(smow)offline: Heirloom Design
In the article Adele Peters discusses sustainability, durability and for all “What makes something worthy of passing down through generations?”
Peters decides that the future monetary value, the usefulness and sentimentality play a role; somewhat bizarrely in respect of sentimentality , she states: “…designers can aim to create products that inspire emotional responses.” Sentimentality is of course never something a designer can aim to achieve, rather is something abstract that develops through the nature of the relationship you have with an individual product. But more on that later.
For us, however, the main point that Adele Peters misses in her highly readable article is that “Heirloom Design” isn’t “new”; rather, it has always existed.
In the past designing and constructing furniture to have a eternal life span and to be kept within a family for generations was normal. However, in the fast moving consumer culture that has overtaken The North since Thatcher freed us from guilt we’ve kind of all lost sight of that a little. And at this juncture you’ll forgive us if we don’t discuss the role of everyone’s favourite Swedish producer, but you get the drift. And because we’ve forgotten that one can pass furniture on to the next generation “Heirloom Design” can be presented as a “new meme”.
However for producers such as Vitra, USM Haller or Moormann and their designers, creating products with a long life span is part of the normal product development process. As we have often stated, and will probably never tire of repeating, with, for example, the Eames chairs from Vitra or the complete system USM Haller elements, practically every component can be replaced if required. They are truly articles that once bought will outlast the owner and the owners children. And which will be used every day by all.
Just far too many people think that designer furniture is expensive and that to buy a product that will last more than four months involves an investment beyond the average mortal soul.
In her book “Antiques of the future” – we hate the title by the way, but enjoy the project – Lisa S. Roberts presents her collection of items she believes will increase in value in the future. Included in the collection are products such as Algue by Ronan and Erwan Bouroullec for Vitra, Louis Ghost Armchair by Philippe Starck for Kartell or Random Light by Bertjan Pot for moooi. These are not especially expensive products, nor are they products that in all honesty are likely to increase greatly in monetary value.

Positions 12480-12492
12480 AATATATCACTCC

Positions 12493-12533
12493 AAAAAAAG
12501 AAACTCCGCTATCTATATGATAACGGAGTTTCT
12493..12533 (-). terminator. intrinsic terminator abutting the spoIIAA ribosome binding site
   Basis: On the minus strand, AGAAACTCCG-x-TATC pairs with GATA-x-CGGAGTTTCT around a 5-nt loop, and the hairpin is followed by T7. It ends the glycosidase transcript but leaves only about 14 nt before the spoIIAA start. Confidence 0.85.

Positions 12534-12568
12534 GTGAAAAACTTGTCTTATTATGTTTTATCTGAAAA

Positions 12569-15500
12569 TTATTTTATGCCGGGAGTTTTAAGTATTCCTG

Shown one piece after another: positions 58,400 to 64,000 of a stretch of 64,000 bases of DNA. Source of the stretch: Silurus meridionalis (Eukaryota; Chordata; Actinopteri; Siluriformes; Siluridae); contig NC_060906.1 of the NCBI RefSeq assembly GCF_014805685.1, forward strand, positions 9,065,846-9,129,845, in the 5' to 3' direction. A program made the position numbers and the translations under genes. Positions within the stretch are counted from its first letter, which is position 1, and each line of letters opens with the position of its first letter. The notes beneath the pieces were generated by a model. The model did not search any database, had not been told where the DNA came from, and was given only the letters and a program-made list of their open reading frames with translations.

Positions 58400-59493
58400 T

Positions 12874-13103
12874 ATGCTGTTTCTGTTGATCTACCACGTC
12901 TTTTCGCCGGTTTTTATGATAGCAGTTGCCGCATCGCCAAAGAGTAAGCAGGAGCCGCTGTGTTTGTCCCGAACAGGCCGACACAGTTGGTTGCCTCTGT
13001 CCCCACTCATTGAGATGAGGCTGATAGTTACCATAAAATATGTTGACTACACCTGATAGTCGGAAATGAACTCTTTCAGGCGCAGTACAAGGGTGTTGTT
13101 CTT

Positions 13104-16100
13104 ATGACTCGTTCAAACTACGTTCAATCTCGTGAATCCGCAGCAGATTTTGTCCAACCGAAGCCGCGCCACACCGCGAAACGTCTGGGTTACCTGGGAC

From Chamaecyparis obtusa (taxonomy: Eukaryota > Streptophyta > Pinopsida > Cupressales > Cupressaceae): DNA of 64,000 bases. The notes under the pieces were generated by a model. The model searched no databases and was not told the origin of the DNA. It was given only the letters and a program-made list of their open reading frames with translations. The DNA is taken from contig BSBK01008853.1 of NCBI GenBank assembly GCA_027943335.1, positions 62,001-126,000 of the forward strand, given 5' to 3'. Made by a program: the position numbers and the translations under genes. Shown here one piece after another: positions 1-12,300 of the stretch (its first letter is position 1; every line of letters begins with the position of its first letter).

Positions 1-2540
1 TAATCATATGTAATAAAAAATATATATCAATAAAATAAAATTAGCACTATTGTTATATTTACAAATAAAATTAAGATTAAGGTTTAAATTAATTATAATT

They are, however, every day items that you would use and interact with, without even necessarily noticing them. And because of this they are items with which you develop a bond and which through their function and familiarity become part of your identity and as such something that you want to pass on the next generation, just as much as your Rolex watch, Mont Blanc Pen or Gangsta Lean record storage units. That’s the sentimentality that Peters’ means and that has nothing to do with the Bouroullec’s or Philippe Starck, rather us. The designers just make the relationship possible. (For more on Philippe Starck’s own assesment of his role in such check out our (smow)tube video)
And the wonderful part is that because they are well made, high quality products whose development was painstakingly undertaken and in many cases where whole new production processes had to be developed just to create the goods – you can pass them on. And your kids will also be able to pass them on. And their kids. And theirs … ad infinitum.
And that without lumbering the future generations with an unpayable debt.
Designer clothing is all about the designers name, art is all about the artists name, designer furniture, however, is about products created to fulfill a function. OK one or the other designer can afford to buy a couple of pair of shoes and is occasionally photographed at a star-studded party.
But the designers name isn’t just the brand much more it is the guarantee of quality.
And so we say a hearty yes to “Heirloom Design” but lets not call it such, the PR monkeys take up enough of our time, lets call it simply “designer furniture“